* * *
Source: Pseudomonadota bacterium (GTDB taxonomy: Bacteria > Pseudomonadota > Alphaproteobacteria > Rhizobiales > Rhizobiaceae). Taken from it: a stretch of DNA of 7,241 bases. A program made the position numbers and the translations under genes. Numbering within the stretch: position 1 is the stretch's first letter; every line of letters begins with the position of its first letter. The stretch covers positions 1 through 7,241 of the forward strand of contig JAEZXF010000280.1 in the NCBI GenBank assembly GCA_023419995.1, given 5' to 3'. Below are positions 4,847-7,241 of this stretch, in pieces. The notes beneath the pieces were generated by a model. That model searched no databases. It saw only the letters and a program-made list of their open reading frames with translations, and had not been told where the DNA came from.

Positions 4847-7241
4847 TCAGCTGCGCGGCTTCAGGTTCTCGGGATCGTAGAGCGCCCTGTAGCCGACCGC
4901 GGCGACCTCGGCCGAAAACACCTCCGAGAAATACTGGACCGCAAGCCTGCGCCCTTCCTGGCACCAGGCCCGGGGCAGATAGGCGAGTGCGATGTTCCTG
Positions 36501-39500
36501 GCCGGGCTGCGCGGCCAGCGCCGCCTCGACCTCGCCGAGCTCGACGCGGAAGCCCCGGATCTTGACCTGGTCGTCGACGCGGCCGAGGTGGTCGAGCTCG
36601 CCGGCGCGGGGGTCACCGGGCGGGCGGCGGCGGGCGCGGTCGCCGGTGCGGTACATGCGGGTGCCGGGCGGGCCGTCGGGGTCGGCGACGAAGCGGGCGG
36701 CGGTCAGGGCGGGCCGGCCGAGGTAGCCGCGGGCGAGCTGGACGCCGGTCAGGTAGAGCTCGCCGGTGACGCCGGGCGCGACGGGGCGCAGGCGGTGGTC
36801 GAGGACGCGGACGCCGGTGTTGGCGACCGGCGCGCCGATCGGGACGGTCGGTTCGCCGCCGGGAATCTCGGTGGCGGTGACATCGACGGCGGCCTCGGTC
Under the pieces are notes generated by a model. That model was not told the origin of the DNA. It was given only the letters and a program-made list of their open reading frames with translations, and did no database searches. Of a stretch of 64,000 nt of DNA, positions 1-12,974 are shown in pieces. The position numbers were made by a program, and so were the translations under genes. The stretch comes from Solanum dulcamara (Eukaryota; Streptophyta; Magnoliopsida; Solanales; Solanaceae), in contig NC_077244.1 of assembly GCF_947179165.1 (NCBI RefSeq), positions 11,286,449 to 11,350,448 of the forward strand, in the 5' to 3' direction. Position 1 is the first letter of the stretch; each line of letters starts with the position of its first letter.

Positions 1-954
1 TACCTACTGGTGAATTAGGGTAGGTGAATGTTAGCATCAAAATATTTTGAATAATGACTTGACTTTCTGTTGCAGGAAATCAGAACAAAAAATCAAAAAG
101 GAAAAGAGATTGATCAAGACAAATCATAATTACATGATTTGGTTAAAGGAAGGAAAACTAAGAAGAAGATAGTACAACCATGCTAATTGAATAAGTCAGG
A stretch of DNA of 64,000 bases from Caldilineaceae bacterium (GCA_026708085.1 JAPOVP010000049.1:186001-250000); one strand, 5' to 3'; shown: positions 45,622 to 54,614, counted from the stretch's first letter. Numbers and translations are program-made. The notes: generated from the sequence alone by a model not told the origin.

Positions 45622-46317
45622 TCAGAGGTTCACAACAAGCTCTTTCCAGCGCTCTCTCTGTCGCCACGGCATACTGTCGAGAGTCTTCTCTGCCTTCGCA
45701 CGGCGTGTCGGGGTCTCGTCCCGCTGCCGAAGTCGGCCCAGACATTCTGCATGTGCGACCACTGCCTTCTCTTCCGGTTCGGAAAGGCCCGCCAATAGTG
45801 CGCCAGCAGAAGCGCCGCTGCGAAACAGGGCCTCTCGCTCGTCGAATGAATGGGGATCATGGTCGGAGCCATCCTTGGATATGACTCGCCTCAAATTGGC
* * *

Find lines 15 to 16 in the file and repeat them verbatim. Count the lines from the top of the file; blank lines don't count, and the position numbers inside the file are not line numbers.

Positions 45622-46317
45622 TCAGAGGTTCACAACAAGCTCTTTCCAGCGCTCTCTCTGTCGCCACGGCATACTGTCGAGAGTCTTCTCTGCCTTCGCA